Americans abroad. Roy and Jessie finished a volunteer stint in China. He loves trains, so they go home via the Trans-Siberia Express. There are strains in the relationship, including her past. They meet Carlos, a Spaniard, traveling with Abby, a young American. Carlos keeps close to Jessie, and when Roy is left behind and waits a day for the next train so he can catch up, Jessie and Carlos take a trip into the dead of winter to photograph a ruined church. Carlos may be running drugs, so, later, when Roy catches up and introduces Jessie to his new pal, an English speaking Russian narcotics detective, he's the last person Jessie wants to see. Will the Siberian desolation be their undoing?Written by
If you believe Americans deserve a happy ending because even if they're stupid, they're true believers, and they're on the right side of moral values-- then you can stomach the twists and turns of the plot. After all, it started off with potential. It's got honest-to-goodness Russian scenery on a real Russian train. Yes, there probably is international narcobusiness on the Transsiberian, corrupt police, rude conductors. But it's all a bit over the top.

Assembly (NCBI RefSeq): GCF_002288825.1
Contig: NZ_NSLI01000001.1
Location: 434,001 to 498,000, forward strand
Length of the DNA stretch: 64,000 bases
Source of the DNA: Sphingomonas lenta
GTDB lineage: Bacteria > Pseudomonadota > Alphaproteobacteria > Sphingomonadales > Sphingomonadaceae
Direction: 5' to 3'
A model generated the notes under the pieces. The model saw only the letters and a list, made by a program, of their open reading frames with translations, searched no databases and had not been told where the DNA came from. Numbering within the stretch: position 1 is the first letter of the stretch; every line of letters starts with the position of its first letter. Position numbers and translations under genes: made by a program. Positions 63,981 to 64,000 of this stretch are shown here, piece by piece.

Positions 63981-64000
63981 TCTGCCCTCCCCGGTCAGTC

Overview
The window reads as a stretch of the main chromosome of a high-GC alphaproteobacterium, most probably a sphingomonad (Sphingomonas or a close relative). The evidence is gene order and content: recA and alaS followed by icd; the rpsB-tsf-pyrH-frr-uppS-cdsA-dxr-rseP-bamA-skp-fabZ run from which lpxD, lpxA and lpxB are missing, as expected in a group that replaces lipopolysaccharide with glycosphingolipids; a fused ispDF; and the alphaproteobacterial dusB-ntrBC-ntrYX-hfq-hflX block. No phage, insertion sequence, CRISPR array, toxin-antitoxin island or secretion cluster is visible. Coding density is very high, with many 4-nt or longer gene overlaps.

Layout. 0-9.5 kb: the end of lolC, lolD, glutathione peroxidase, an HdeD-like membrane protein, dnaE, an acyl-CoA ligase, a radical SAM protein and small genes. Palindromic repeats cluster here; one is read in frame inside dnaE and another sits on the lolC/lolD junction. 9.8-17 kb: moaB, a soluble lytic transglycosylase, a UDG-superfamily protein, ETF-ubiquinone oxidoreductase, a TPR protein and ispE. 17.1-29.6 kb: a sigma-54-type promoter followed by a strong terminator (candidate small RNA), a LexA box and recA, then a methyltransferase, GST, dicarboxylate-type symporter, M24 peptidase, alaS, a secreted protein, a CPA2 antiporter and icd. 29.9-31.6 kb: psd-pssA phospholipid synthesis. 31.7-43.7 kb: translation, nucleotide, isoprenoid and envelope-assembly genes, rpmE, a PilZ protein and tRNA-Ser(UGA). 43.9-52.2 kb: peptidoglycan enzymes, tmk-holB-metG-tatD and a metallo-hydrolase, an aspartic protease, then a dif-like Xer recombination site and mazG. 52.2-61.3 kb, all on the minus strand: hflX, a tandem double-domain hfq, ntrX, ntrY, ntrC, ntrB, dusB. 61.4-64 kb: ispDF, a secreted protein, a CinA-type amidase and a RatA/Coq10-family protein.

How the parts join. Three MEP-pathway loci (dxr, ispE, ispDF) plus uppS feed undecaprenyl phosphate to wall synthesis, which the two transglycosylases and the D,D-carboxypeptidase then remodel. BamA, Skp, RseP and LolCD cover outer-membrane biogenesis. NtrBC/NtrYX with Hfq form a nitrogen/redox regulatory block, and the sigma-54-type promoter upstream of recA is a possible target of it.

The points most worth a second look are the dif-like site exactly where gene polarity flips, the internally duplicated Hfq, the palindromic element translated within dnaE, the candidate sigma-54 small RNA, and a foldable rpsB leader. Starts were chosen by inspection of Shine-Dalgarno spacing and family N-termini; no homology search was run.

There are very good actors. Ben Kingsley is above reproach. Woody Harrelson is right on target as an oafish Iowan abroad. But why would his wife spill out her story to a stranger on a train if it were not that the screenplay needed enough back-story for an implausible relationship? And isn't it suspicious that the Spanish hunk is the evil tempter, ergo the only character responsible for his misdeeds? And violent torture is the specialty of the Russian mob, so even when they realize they're dealing with mere dupes, they must literally extract their pound of flesh?
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